#!/bin/lsh

PDX JS Admirers Lightning Talk, 2015.10.28

It is, apparently, possible to prepare a talk from scratch in nineteen minutes, if it's a five-minute lightning talk and there happens to be some time free in your meetup's lightning talk session. Here is a transcript-like document of one I just gave at pdxjs about a couple of semi-obscure but highly useful things in the Javascript universe:

Javascript Heredocs!

There is a nasty rumor going around that Javascript doesn't have heredocs. This is totally false, although I'll admit the syntax is a bit odd and there's a small bit of glue needed:


    function hereDoc(f) {
      var s = f.toString();
      return s.slice(s.indexOf("/*")+2, s.lastIndexOf("*/"));
    }
    
    console.log(hereDoc(function () {/*
    My name is:
          'Leander'
          (lsh.io)
    
    And I say Javascript does so have
    these "heredoc" things.
    */}));
    

Output, when run:


    My name is:
          'Leander'
          (lsh.io)
    
    And I say Javascript does so have
    these "heredoc" things.
    

Before you freak out and run away, ask yourself: when you're writing a prototype and sticking handlebars templates inline, wouldn't you rather type this than make a whole separate script tag with its own id and type="text/x-handlebars-template" cruft? You can even have lexically (well, function, this is Javascript) scoped templates.

Server-Sent Events and EventSource

EventSource (MDN, WHATWG) is a dead-simple method of getting push event notifications in the browser using a reasonably well-supported (Google for polyfills - many exist) browser-native API. Here's a hopefully self-explanatory code sample:


    var es = new EventSource('/ev.es'); // your URL here
    es.onmessage = function(e) {
      console.log(e.data);
    };
    es.onerror = function() {
      console.log('ERROR!');
    };
    

What makes this worth paying attention to over something like WebSockets is how dead-simple the protocol is: it's just a formalization of long-polling (with attendant benefits in the browser like the browser being able to garbage-collect old events instead of having the ever-growing long-poll 'document' eat more and more RAM).

Even better, the transport format is even more stupidly simple (in fact, the following snippet is actually the content of a static file I served from lsh.io's static web server for my 'demo'):


    id: 1
    data: this is event A
    
    id: 2
    data: this is event II
    data: and it has two lines
    
    id: 3
    data: this is event three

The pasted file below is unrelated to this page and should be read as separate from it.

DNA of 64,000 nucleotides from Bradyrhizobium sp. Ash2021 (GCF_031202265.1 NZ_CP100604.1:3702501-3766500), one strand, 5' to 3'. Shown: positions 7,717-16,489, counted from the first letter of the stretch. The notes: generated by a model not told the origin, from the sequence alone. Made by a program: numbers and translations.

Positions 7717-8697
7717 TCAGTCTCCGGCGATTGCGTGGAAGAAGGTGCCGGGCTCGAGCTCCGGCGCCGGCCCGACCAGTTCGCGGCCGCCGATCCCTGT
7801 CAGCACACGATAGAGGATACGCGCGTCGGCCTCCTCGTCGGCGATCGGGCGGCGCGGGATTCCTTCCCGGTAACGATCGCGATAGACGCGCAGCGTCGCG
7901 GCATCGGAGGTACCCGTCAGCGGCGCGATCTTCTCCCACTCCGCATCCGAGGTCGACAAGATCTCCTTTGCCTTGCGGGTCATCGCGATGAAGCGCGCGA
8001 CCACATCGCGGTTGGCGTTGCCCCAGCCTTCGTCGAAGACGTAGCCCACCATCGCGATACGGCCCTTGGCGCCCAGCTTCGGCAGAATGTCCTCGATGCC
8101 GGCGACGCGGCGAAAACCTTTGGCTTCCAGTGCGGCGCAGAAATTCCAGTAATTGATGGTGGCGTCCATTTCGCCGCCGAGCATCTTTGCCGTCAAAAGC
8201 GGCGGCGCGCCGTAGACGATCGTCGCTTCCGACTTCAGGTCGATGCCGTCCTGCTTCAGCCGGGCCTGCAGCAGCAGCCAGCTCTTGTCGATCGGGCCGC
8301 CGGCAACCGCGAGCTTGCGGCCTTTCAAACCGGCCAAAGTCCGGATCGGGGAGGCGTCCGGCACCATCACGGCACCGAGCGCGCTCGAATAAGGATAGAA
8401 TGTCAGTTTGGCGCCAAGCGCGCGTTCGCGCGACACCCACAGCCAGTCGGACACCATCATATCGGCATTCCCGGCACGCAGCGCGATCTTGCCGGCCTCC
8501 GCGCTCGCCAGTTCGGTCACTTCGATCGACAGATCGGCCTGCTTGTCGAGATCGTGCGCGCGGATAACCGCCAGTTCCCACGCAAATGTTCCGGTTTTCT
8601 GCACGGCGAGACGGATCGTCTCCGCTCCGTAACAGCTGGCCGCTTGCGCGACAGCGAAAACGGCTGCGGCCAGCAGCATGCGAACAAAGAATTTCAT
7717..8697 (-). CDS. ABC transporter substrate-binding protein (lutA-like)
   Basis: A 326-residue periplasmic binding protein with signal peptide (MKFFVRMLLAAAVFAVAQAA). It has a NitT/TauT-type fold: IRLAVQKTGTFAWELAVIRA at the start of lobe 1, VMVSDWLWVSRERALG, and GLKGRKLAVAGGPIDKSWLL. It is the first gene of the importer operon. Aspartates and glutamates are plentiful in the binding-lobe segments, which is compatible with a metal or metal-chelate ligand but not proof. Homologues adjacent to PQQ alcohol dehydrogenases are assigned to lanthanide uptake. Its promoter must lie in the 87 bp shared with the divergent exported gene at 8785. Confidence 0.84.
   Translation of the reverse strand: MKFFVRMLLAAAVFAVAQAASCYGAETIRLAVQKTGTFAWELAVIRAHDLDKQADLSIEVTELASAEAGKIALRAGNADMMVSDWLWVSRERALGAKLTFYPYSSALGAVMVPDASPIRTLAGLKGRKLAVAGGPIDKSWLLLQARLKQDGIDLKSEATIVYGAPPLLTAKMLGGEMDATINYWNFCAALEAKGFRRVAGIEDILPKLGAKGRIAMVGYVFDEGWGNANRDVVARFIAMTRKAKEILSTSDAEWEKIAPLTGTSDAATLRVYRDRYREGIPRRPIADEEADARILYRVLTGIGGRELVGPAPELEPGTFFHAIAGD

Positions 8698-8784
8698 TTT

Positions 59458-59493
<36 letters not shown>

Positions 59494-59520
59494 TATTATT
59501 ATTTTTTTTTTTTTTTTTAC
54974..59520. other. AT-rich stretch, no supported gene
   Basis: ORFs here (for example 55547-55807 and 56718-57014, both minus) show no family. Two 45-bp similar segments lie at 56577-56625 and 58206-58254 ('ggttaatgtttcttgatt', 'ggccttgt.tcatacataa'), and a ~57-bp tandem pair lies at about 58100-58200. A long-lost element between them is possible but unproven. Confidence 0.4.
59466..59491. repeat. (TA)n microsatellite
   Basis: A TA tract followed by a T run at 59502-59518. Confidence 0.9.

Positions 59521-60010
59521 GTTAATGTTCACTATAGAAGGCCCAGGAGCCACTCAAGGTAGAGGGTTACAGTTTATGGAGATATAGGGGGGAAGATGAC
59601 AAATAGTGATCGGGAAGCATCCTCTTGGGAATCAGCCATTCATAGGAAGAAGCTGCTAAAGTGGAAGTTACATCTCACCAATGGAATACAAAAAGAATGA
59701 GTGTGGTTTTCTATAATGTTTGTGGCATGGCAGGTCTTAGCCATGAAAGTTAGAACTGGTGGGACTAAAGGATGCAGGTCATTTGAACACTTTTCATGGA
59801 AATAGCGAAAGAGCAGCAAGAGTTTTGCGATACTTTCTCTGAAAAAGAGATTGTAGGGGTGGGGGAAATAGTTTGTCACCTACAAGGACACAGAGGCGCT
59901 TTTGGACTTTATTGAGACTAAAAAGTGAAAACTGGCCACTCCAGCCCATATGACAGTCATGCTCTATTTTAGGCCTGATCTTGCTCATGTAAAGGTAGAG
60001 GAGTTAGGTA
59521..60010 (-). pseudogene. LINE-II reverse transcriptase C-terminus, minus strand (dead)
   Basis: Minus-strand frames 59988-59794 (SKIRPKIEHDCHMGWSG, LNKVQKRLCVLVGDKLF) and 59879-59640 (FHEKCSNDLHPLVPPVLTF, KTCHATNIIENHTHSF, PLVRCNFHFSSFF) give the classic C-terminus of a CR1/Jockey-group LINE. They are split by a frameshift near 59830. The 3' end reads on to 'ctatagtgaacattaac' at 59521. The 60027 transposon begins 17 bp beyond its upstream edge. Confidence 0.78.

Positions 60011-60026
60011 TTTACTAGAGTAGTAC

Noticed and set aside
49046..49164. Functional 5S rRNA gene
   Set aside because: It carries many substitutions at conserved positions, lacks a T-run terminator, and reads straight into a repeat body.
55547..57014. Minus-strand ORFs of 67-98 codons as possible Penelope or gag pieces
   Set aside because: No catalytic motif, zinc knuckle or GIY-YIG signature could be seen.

That is, the above snippet represents three events, with ids of 1, 2, and 3 respectively, and corresponding data fields. The whole format is just field:value, blank lines delimit events, and if multiple lines in an event have the same field, their values get concatenated together. Even better, if the connection drops, the browser will reopen it automatically and send a header telling you what the last id it saw was, allowing your server to quickly figure out where in the stream to pick up.

All put together, this means you can build a push-notification backend in maybe a dozen lines, can have it go right through your load balancer like it's any other GET request, and have an event stream format that's easy to consume from non-browser clients.

Coming soon: blog posts on my remote clipboard and chat systems written in < 500 lines of bash that use the format internally.

Unpacking Browser Packaging

I don't only blog here. Here's a recent post of mine on the Cloud Four company blog: Unpacking Module Bundlers.

Static Accessibility and Generative Accessibility

For the first time in a while, I'm setting up bluetooth tethering on a new machine (unlike wifi tethering, I can leave a bluetooth connection up all day long without noticeably affecting my phone's battery life). For reasons outlined here, I do this using short snippets of shell script to bring the bluetooth connection up and down. In the past, this meant calling the pand CLI tool, but that's changed in the latest version of bluez. As found in the Arch Wiki's guide:

$ dbus-send --system --type=method_call --dest=org.bluez /org/bluez/hci0/dev_AA_BB_CC_DD_EE_FF org.bluez.Network1.Connect string:'nap'

Compare this to the previous pand invocation:

# pand -E -S -c AA:BB:CC:DD:EE:FF -e bnep0

Now, I don't know what the logic behind changing to a pure-dbus interface between bluez 4 and bluez 5 was. Presumably there was a good reason, but at the same time a few important things have been lost: